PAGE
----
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Month-long queues: it has become almost impossible to visit popular parks in the USA

Venice faces these challenges. As is Amsterdam. And some of the most visited national parks in the United States are experiencing the same thing: CNN.

Photo: Shutterstock

Too much popularity puts US national parks in a dilemma, especially those with short, sought-after peak seasons and one-of-a-kind attractions. After all, parks want people to come. Just not too much at once. Striking a balance can be difficult.

And like those canal-riddled European attendance favorites, the US National Park Service is turning to some of the same techniques to regulate visitor flow.

How does it affect you? If you want to visit the popular park this summer, it's time to start planning.

In 2022, there will be additional fees, pre-booking, special passes, lotteries and visitor limits to keep nature from being flooded with visitors.

Travelers to national parks: we want!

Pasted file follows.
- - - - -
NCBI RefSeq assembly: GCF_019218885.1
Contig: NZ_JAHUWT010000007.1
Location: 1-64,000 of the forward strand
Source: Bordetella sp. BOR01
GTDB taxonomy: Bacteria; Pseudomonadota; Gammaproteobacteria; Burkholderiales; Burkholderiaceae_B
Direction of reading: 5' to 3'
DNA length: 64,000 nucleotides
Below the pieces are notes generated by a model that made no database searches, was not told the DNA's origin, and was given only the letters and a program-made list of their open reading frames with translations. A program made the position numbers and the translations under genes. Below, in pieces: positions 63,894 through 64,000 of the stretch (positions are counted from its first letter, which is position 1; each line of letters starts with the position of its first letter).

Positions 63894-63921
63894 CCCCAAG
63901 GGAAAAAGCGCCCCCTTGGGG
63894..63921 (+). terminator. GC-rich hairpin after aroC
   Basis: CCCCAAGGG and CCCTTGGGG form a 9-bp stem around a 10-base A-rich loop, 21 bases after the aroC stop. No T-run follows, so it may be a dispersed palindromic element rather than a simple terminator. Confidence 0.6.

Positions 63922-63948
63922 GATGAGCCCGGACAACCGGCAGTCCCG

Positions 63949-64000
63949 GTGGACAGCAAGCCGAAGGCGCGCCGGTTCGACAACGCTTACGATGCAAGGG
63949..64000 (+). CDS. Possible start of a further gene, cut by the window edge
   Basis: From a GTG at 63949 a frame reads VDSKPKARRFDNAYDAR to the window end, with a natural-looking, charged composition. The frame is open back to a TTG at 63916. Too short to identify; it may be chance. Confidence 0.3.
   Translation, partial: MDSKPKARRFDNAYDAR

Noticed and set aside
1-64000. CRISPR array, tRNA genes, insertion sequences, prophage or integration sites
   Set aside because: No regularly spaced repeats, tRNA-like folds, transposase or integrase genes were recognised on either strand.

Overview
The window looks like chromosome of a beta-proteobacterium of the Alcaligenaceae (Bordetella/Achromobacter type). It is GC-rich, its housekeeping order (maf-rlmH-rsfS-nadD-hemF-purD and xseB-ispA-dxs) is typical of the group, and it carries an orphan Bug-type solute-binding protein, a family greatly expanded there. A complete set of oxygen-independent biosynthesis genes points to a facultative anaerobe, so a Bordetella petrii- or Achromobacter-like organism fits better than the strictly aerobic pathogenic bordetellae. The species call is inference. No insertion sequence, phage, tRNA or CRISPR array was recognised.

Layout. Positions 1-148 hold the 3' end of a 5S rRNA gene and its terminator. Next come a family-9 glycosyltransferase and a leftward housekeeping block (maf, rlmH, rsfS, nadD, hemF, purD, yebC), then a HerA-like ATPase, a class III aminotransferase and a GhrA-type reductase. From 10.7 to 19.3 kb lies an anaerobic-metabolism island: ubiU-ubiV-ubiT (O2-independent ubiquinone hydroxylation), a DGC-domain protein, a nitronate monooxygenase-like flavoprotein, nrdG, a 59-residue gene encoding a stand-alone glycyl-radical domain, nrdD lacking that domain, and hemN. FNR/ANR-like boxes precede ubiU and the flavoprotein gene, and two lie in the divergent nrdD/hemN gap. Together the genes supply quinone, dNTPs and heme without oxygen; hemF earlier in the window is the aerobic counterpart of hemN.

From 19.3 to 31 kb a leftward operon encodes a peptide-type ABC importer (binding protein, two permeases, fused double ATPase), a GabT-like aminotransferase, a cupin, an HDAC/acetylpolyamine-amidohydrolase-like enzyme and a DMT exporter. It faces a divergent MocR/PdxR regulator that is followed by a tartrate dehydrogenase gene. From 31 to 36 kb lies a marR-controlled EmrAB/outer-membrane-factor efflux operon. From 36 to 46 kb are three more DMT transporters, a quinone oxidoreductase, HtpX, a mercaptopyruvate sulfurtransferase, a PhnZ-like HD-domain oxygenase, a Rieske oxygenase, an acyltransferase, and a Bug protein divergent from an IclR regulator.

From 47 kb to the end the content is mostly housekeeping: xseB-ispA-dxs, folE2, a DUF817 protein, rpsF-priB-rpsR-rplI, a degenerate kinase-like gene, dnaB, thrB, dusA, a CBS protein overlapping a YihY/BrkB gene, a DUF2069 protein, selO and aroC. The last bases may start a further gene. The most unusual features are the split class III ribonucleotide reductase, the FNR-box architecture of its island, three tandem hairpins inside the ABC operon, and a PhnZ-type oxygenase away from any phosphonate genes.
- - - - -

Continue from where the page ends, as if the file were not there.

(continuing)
The Covid-19 pandemic has ignited the desire of people who have been cooped up in small spaces for weeks and months during lockdown to venture into restorative natural wildernesses across the country.

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In 2021, they especially filled famous parks and related places:

  • Great Smoky Mountains National Park (North Carolina and Tennessee) set an attendance record for 2021, surpassing 14 million vacation visits for the first time.
  • Also in North Carolina Cape Hatteras National Seashore for the first time received more than 3 million visitors a year.
  • Devils Tower National Monument in Wyoming was marked by the largest number of vacationers in the history of the monument. It exceeded 500 recreational visits for the first time.
  • And the first national park in the United States, Yellowstone, 2021 people visited in 4. It was the busiest year on record. It's as if the whole state of Louisiana plus the city of Des Moines, Iowa, came to visit. And most of those visits occur during a few months of the peak warm weather season.

You're starting to see what these park areas are facing.

As such, NPS is experimenting with different ways to meet the needs of the crowd while protecting the fragile environment at the same time. Here are some things you may encounter on your next visit:

New entry fees

Entrance to most national parks is free. Of the more than 400 parks, monuments, and related facilities in the system, only about 110 have an admission fee of $5 to $35. However, others may join the list of paid entries. Indiana Dunes National Park will introduce an admission fee for the first time this year, starting March 31st.